The federal Real ID Act doesn't have many friends these days. Eighteen states have passed legislation rejecting the law, Congress has refused to put any money into implementing it, and just this week New York Gov. Elliot Spitzer announced he, not the Feds, would determine New York's drivers license policy, with officials in his administration indicating the state might opt out of the Real ID program altogether.
The few remaining cheerleaders for this national ID system, which promises to be a nightmare for privacy and identity security, have resorted to classic doublespeak to try to salvage Real ID's reputation. On the Department of Homeland Security blog Wednesday, Secretary Michael Chertoff claims Real ID would actually protect privacy. ("War is Peace" and "Freedom is Slavery" will be the subjects of future blogs.)
Chertoff isn't completely alone though. The Information Technology Association of America (ITAA) sent a letter to Congress this week begging for more federal funding for Real ID. Why would an organization, whose membership includes AOL, Microsoft, Verizon and Yahoo, support a national ID card? For the answer, let's employ that fundamental adage of Washington politics: Follow the money.
Also included in the ITAA membership list are Digimarc and Northrop Grumman, companies that specialize in creating high-tech ID cards, as well as Choicepoint and LexisNexis, data brokers that make their money selling personal information about you to advertisers and the government. These companies stand to make millions in contracts from states who are struggling with a federal mandate to overhaul their licensing systems and share more data by the May 2008 deadline (now widely viewed as impossible to meet).
But there's one small problem: The American people don't want a national ID card, and polling has shown they don't trust the private sector not to harvest their data once it's collected in a national database. So what are the Department of Homeland Security and the ITAA to do?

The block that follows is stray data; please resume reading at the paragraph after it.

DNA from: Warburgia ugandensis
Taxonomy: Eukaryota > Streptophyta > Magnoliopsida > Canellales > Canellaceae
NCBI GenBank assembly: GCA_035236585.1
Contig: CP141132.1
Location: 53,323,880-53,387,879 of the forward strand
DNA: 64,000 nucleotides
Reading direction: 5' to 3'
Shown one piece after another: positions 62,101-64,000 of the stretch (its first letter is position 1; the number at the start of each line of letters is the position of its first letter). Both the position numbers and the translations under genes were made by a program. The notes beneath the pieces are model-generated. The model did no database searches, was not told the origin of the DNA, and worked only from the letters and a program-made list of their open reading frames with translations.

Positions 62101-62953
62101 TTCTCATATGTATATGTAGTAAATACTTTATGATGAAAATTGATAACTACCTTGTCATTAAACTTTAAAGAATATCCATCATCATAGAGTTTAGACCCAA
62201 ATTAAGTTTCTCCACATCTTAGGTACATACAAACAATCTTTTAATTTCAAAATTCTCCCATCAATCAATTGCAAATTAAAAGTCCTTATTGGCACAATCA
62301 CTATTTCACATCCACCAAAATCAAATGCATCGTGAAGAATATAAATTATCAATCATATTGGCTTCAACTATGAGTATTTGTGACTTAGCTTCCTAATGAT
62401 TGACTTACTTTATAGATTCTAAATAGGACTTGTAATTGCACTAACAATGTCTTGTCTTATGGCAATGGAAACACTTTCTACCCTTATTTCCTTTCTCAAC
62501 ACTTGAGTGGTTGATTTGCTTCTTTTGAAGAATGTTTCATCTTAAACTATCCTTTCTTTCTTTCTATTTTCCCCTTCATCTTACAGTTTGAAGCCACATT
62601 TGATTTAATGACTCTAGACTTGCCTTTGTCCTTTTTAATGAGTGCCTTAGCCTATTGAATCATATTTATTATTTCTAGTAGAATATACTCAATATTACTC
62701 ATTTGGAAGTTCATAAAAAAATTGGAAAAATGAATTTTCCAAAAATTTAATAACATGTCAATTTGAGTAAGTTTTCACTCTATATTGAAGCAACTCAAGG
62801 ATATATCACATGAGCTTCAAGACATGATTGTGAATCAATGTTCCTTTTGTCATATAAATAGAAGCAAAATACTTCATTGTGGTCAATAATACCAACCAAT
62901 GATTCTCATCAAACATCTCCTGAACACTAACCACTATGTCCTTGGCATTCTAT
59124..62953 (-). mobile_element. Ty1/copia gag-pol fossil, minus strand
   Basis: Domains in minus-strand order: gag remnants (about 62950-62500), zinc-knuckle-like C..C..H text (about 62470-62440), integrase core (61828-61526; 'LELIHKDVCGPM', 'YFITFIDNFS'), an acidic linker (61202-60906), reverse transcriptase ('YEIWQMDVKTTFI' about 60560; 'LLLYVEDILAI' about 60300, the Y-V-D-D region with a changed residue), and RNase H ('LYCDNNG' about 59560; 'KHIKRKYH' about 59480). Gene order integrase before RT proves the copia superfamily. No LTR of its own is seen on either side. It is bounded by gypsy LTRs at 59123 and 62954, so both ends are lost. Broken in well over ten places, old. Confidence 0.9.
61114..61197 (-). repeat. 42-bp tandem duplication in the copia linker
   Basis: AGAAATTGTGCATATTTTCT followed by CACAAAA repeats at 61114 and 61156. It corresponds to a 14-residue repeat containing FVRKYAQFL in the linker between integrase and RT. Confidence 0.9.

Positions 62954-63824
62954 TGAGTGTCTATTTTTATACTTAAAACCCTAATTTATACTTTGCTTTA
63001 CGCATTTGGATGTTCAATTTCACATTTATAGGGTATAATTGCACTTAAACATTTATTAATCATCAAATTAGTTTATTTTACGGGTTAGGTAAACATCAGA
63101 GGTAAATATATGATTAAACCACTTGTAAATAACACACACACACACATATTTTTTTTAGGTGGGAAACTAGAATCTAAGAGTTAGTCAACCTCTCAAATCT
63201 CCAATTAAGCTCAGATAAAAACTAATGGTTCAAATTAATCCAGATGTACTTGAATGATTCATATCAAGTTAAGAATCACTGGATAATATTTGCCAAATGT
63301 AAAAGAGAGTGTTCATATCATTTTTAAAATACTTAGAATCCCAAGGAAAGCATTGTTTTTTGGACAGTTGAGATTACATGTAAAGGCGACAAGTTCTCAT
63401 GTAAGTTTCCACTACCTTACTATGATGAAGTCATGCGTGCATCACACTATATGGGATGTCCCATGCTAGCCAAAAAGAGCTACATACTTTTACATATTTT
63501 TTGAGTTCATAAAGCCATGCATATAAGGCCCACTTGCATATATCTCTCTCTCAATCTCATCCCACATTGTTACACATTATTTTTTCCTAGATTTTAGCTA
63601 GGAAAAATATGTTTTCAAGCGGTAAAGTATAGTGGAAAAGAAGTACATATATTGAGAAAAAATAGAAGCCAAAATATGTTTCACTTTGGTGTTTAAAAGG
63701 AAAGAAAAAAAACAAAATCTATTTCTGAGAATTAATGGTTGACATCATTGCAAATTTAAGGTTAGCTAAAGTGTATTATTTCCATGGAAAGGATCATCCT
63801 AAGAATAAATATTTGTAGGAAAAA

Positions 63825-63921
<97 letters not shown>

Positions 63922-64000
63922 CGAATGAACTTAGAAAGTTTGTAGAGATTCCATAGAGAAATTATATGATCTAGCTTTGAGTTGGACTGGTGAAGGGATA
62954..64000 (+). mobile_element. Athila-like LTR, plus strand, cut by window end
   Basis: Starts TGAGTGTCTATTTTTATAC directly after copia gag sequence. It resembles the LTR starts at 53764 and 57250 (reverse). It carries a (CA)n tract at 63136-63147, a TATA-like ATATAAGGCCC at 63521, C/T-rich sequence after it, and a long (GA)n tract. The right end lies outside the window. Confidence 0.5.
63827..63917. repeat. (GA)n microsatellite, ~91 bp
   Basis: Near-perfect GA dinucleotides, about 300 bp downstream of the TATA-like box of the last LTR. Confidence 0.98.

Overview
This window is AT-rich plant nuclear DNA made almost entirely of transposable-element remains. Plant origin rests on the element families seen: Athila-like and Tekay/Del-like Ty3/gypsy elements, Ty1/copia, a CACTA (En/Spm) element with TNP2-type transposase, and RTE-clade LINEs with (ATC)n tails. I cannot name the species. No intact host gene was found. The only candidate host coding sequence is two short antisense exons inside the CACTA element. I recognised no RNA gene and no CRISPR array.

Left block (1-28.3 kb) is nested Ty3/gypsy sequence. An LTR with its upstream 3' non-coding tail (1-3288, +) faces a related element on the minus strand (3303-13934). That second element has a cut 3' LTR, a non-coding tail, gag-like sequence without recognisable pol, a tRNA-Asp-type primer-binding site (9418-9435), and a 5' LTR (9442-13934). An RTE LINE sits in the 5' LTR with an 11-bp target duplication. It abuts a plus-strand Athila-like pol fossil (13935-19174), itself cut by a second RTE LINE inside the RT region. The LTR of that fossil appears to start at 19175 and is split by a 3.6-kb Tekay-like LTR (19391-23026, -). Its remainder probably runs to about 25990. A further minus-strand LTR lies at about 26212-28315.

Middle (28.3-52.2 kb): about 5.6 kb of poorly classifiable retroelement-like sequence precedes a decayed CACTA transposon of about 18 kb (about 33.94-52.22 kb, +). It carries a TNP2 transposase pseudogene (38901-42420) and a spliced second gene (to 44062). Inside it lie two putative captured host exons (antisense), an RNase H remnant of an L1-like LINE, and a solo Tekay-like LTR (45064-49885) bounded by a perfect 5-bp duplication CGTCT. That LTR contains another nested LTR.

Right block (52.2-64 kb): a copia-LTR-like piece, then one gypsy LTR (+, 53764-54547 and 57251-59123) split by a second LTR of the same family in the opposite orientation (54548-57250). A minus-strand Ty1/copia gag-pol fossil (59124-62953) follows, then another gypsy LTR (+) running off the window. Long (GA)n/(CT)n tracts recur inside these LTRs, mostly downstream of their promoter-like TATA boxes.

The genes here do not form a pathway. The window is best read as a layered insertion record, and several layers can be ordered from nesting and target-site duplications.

Well, Digimarc invited a group of state DMV bureaucrats to Washington this week (as Jim Harper pointed out, that's a good way to get around those pesky elected officials who oppose Real ID) in order to answer that very question. Their answer? It's all about PR, baby. In a panel on "Bringing Your Public On Board," participants discussed how to give Real ID a facelift. According to CNET's News.com, one panelist even suggested that states use their homeland security grants - the ones that are supposed to go to counterterrorism, disaster response and infrastructure (read: bridge) safety - to take out paid advertising.
Real ID is so unpopular because in addition to being a $23 billion unfunded mandate, it will build a vast national database of personal information, expose us to a greater risk of identity theft, and move us ever closer to a total surveillance society. Spending our homeland security money on spin definitely isn't the way to fix it.
Instead Congress should scrap Real ID altogether and replace it with a real plan for identity security that protects privacy. And if you don't like companies you do business with pushing a national ID and increased identity theft, pick up the phone and let them know.